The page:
This dirty tactic is popular with the Israel lobby. Write an article exposing horrible facts about Israel and they’ll scour the net until they find a neo-Nazi site that reposts it. Then they don’t need to address the facts. The truth becomes a lie simply because it also serves the neo-Nazis.

There’s a reason Monbiot attacks the last of the old school foreign correspondents – Pilger, the late Robert Fisk and Seymour Hersh. They saw with their own eyes how “our” elites controlled the media to brainwash the public in order to maintain their power. Bravely, they said it directly.

Monbiot, on the other hand, falls far short of his depth on anything he can’t skim through his fingers. Listen to it on the environment. Otherwise, treat everything he has to say with the disdain he deserves.

I challenged Monbiot every time he wrote this kind of poison. He dodges a confrontation with those he insults: Chomsky, Pilger, Fisk (now dead), and others. He knows they would take him to the cleaners.” – Jonathan Cook

Learn more about Monbiot: https://www.jonathan-cook.net/blog/tag/george-monbiot/?fbclid=IwAR1EI5Y0…

]]>
Celebrating the contribution of Arab-American artists to culture – Eurasia Review https://therightroadtopeace.com/celebrating-the-contribution-of-arab-american-artists-to-culture-eurasia-review/ Thu, 21 Apr 2022 23:00:57 +0000 https://therightroadtopeace.com/celebrating-the-contribution-of-arab-american-artists-to-culture-eurasia-review/ By Rawaa Talas On April 1, US President Joe Biden released an open letter extending his “warmest greetings” to the Arab-American community in honor of Arab-American Heritage Month. Such a gesture was welcomed by many, including Lebanese-American artist Zughaib, who emigrated from Lebanon to the United States during the civil war. “Finally, you feel proud […]]]>

By Rawaa Talas

On April 1, US President Joe Biden released an open letter extending his “warmest greetings” to the Arab-American community in honor of Arab-American Heritage Month. Such a gesture was welcomed by many, including Lebanese-American artist Zughaib, who emigrated from Lebanon to the United States during the civil war.

“Finally, you feel proud and hopeful,” Zughaib told Arab News. She was commissioned by cosmetics giant Sephora to create a new piece of artwork for its social media platforms celebrating the special occasion. The result is this cheerful and colorful image of dabke dancers and musicians. Zughaib’s work is about finding beauty and hope in stories of personal and collective trauma. “I have a very strong desire to do something appetizing that can catch your eye,” she explained.

Rania Matar

Lebanese photographer Matar has lived in the United States since 1984. Her intimate images explore themes related to adolescence and femininity, capturing young women reclining in the privacy of their bedrooms or immersed in nature. In Matar’s ongoing series “Where Am I Going? the viewer is confronted with women photographed in abandoned spaces in Beirut, like this image of a theatergoer named Rhea, seated inside the old Piccadilly theatre. “I saw graffiti on the wall that said in Arabic, ‘Where am I going?’ These women are at this crossroads. Where are they going? I was their age when I left Lebanon. Some leave; others cannot afford to go anywhere. I want to empower them and tell their story,” Matar wrote in a statement.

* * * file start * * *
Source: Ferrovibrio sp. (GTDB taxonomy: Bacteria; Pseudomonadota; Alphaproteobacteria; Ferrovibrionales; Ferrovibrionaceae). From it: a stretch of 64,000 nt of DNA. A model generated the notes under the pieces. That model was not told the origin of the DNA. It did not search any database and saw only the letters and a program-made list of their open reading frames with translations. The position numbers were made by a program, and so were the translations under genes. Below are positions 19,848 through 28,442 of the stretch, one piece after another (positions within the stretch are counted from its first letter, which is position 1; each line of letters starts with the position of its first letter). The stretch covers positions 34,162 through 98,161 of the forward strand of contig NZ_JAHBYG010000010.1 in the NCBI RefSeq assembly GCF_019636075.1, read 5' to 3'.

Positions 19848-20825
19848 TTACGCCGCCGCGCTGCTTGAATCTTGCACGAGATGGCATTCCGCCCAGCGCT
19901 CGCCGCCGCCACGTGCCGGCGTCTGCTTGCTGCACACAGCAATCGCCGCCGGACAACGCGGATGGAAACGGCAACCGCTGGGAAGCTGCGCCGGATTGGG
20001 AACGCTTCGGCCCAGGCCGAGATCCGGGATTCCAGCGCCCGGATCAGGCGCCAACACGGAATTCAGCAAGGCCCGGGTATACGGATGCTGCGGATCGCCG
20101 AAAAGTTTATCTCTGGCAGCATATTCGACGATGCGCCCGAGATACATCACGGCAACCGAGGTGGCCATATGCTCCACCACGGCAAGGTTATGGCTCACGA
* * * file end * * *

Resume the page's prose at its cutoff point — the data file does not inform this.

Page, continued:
SHERIN GUIRGUIS

The works of Los Angeles-based Egyptian artist Guirguis are inspired by forgotten stories of marginalized communities, especially women. This work, “Here I Came Back,” was a site-specific sculpture created for an exhibition at the Pyramid Plateau in Giza, Egypt, last year. It is shaped like a sacred musical instrument played by Hathor, the ancient goddess of music and dance. Adorned with pharaonic symbols, the sculpture also pays homage to the revolutionary 20th-century Egyptian feminist, Doria Shafik, whose writings are featured. “Serving both as a memory of history and an invitation to connect these narratives to the present, the work aims to make visible once again the invisible work of generations of under-recognized women,” Gurguis said in a statement.

JOHN HALAKA

Halaka, born in Egypt, is the son of Palestinian and Lebanese immigrants who came to America in 1970. “Until the COVID pandemic, I traveled to Palestine almost every year to work on various projects,” said he told Arab News. In her evocative series, “Ghost of Presence/Bodies of Absence,” Halaka addresses the plight of exiled Palestinians by placing ink and stamped text, sometimes appearing in the form of a human face, over digital photographs of villages destroyed, creating a ghostly and imitating effect, Halaka said, “the incessant tension between the physical absence of Palestinians who have been exiled from their homeland and the psychological presence of millions of Palestinian refugees who continue the struggle to return to the lands that were stolen from them.”

JACQUELINE REEM SALLOUM